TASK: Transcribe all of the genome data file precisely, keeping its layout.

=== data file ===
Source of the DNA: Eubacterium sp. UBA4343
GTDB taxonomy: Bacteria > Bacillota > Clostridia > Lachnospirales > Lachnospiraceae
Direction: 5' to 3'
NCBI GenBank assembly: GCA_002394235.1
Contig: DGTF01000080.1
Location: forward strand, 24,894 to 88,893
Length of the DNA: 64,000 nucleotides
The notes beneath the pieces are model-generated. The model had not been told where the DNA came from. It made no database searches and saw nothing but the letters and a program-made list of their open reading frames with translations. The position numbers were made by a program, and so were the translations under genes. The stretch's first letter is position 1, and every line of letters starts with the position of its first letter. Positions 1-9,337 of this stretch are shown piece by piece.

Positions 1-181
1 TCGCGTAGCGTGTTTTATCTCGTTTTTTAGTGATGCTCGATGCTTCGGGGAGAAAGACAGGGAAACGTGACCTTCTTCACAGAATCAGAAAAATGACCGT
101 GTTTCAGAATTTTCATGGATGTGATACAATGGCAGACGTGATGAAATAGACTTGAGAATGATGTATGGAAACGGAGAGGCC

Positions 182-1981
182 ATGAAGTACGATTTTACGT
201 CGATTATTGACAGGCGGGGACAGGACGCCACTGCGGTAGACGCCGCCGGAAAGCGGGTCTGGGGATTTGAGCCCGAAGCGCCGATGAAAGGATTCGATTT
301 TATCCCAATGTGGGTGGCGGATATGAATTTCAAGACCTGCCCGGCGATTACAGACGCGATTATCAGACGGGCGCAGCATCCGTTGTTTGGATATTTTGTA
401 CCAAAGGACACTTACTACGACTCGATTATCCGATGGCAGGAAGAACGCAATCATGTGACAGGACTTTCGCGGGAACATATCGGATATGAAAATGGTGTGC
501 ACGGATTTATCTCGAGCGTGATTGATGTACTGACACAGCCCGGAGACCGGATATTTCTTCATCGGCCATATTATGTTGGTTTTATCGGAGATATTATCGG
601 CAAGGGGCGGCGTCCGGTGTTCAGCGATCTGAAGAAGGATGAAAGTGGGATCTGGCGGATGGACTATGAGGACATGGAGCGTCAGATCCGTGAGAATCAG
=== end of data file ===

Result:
Source of the DNA: Eubacterium sp. UBA4343
GTDB taxonomy: Bacteria > Bacillota > Clostridia > Lachnospirales > Lachnospiraceae
Direction: 5' to 3'
NCBI GenBank assembly: GCA_002394235.1
Contig: DGTF01000080.1
Location: forward strand, 24,894 to 88,893
Length of the DNA: 64,000 nucleotides
The notes beneath the pieces are model-generated. The model had not been told where the DNA came from. It made no database searches and saw nothing but the letters and a program-made list of their open reading frames with translations. The position numbers were made by a program, and so were the translations under genes. The stretch's first letter is position 1, and every line of letters starts with the position of its first letter. Positions 1-9,337 of this stretch are shown piece by piece.

Positions 1-181
1 TCGCGTAGCGTGTTTTATCTCGTTTTTTAGTGATGCTCGATGCTTCGGGGAGAAAGACAGGGAAACGTGACCTTCTTCACAGAATCAGAAAAATGACCGT
101 GTTTCAGAATTTTCATGGATGTGATACAATGGCAGACGTGATGAAATAGACTTGAGAATGATGTATGGAAACGGAGAGGCC

Positions 182-1981
182 ATGAAGTACGATTTTACGT
201 CGATTATTGACAGGCGGGGACAGGACGCCACTGCGGTAGACGCCGCCGGAAAGCGGGTCTGGGGATTTGAGCCCGAAGCGCCGATGAAAGGATTCGATTT
301 TATCCCAATGTGGGTGGCGGATATGAATTTCAAGACCTGCCCGGCGATTACAGACGCGATTATCAGACGGGCGCAGCATCCGTTGTTTGGATATTTTGTA
401 CCAAAGGACACTTACTACGACTCGATTATCCGATGGCAGGAAGAACGCAATCATGTGACAGGACTTTCGCGGGAACATATCGGATATGAAAATGGTGTGC
501 ACGGATTTATCTCGAGCGTGATTGATGTACTGACACAGCCCGGAGACCGGATATTTCTTCATCGGCCATATTATGTTGGTTTTATCGGAGATATTATCGG
601 CAAGGGGCGGCGTCCGGTGTTCAGCGATCTGAAGAAGGATGAAAGTGGGATCTGGCGGATGGACTATGAGGACATGGAGCGTCAGATCCGTGAGAATCAG